Chess players can look ahead, formulate a clear plan, and act accordingly. That's why chess is the perfect learning environment for becoming a strategic expert. But how do you train this? It starts with playing many games and analysing them carefully afterwards. At the same time, you should learn from the best by studying the games of the world's strongest players and gradually build their techniques into your play. This book offers you 100 strategic exercises from the games of the best of the best, the World Champions from Bobby Fischer to Ding Liren. You will learn foundational techniques such as: how to improve your worst-placed piece; how to exploit a lead in development; or make the right piece trade; and how to create a strong square; plus numerous others. Solving these exercises will help every ambitious club player better understand how to make and execute plans. 260 pages
In an ideal world, any aspiring chess player, at almost any level, would get better with a coach. If that’s not possible, having chess champion coach Thomas Engqvist’s book at your side is the next best thing.
In his series of lessons, Engqvist guides you through not only the most important elements of chess to master but also the psychology, how to marry knowledge with imagination, and how to stay motivated.
Suitable for older children through to adults, the lessons are drawn from chess games through history, from the 16th century to Magnus Carlsen and latest Alpha Zero computer chess. It features a range of key players, including Steinitz, Lasker, Nimzowistch, Botvinnik (Soviet chess school), and Fischer. With clear and accessible annotations to give clarity, the games highlight the most important lessons to learn and, just as importantly, how to ‘practise’ chess.
International Master Thomas Engqvist has travelled the world teaching and coaching chess to a very high level for decades – and with this book, he can be your coach too.
About the Author
Thomas Engqvist is an International Master from Sweden. He has over 30 years’ experience as a chess coach and teacher. He has worked with players at world championship level in both junior and correspondence chess. He is the author of 300 Most Important Chess Positions and 300 Most Important Tactical Chess Positions, both published by Batsford.
Are you a parent of a junior chess player who feels that because you don’t know how to play chess, you can’t help your child? Or are you an adult or junior chess player who has taken private chess lessons for years, but feels you haven’t been progressing?
In both cases, there can be a lot of reliance on a chess coach who has been given free rein with lesson content and direction. They probably have some sort of plan but it is likely to be a plan used for all their students. This is not ideal. More important is a well-thought out, individualized plan, that focuses on a specific player’s unique strengths and weaknesses. Formulating such a plan is crucial for making improvements.
Victoria Doknjas and her son John Doknjas are an ideal writing partnership to tackle this topic. John is a FIDE Master who has already established himself as an excellent and highly-respected author who understands the improvement process very well. Victoria has over a decade of experience navigating the competitive chess arena with her three master-level sons, including also running her own chess academy. Together they offer a unique and informative insight to those wanting to get more out of their chess studies, as well as presenting practical advice in areas including:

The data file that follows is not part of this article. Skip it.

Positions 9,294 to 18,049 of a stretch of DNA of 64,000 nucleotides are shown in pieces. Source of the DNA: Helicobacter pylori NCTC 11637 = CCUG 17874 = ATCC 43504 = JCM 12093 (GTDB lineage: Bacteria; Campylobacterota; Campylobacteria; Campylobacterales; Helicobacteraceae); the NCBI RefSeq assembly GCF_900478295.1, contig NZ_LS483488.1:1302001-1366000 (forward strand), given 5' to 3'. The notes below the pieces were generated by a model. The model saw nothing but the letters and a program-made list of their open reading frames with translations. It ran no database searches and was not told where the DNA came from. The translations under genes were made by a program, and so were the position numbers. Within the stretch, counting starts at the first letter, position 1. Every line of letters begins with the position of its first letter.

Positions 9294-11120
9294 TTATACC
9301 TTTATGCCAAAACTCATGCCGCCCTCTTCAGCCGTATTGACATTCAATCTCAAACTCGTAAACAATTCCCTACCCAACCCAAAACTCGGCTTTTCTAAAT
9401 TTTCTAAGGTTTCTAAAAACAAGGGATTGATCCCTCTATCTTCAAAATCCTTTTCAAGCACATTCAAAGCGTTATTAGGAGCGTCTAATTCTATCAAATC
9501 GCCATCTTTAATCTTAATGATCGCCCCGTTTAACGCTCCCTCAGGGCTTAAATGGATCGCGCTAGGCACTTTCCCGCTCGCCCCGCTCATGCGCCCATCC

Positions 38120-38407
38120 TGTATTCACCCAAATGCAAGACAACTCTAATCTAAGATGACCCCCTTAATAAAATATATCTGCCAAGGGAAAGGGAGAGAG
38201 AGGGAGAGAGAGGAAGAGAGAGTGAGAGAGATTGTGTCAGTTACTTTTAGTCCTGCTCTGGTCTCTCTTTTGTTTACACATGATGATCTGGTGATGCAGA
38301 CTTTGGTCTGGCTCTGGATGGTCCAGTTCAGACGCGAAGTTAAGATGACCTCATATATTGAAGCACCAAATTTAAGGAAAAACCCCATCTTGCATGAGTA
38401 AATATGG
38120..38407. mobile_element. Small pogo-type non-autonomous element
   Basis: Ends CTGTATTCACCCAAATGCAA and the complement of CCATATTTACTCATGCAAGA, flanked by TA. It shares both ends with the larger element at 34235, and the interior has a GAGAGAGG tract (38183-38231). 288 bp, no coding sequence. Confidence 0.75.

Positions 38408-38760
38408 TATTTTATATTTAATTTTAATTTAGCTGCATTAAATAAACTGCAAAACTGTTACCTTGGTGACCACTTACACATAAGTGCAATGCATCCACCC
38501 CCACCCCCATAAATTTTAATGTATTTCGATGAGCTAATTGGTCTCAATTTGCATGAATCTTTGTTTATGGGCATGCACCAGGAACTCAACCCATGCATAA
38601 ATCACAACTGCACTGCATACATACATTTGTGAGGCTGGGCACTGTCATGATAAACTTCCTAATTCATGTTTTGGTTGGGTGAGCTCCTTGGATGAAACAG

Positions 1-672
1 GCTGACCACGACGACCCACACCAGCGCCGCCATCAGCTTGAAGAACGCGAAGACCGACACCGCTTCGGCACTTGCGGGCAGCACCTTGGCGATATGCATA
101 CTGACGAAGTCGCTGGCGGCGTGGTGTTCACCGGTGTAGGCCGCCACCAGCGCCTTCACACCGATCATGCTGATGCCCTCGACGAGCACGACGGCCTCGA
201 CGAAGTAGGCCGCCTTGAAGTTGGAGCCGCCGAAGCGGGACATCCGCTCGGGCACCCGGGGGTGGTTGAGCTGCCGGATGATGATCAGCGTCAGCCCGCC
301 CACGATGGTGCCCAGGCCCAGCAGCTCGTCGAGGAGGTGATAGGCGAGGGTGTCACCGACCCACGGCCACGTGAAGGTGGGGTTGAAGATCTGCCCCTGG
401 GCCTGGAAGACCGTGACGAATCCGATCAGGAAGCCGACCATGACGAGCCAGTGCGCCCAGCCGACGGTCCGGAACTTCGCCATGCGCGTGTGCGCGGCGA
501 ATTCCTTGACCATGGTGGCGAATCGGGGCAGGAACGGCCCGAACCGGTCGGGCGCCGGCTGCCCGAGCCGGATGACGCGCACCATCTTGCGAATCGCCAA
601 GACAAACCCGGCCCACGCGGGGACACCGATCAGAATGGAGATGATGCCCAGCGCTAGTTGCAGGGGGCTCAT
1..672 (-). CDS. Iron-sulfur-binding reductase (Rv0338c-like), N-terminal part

- Identifying important goals and how to work towards them.
- Understanding how to objectively analyse your games.
- Maximising the efficiency of software and engines for learning.
Reading this book can broaden your horizons in the essential areas of chess study, and ideally let you better evaluate what your chess coach is teaching you. And if you don’t have a chess coach, this book will provide you with an excellent foundation for serious chess study. 384 pages
The book consists of 36 attacking games from the 21st Century divided into four chapters.
Mastering attacking play in chess is a dream that we all long to achieve, but of course the art of attack does not arise by itself.
Constructing positions which favour the attack is the most difficult task.
In this book we shall see games with brilliant finishes, but we shall also draw attention to the different phases through which the struggle passes, in order make such finishes possible.
Attention has been paid not only to what happens on the board but also, wherever possible, to the influence of the analysis engines not only on a player’s preparation for the game, something that has become more important in these early years of the new century, but also on the practical context of the game.
The games are prefaced by brief biographical information and a short description of the events of the game.
After each game some lessons are highlighted. 254 pages
The seconds tick down relentlessly toward zero just as your game approaches the critical stage. Your higher-rated opponent is putting your game under severe pressure, so extreme accuracy is needed to hang tough and avoid falling into a losing position. What do you do now – should you exchange pieces to relieve the pressure, lash out with a sacrifice, probe for weaknesses in the opponent's camp, or maybe just give up and get a lesson on how to bring the point home?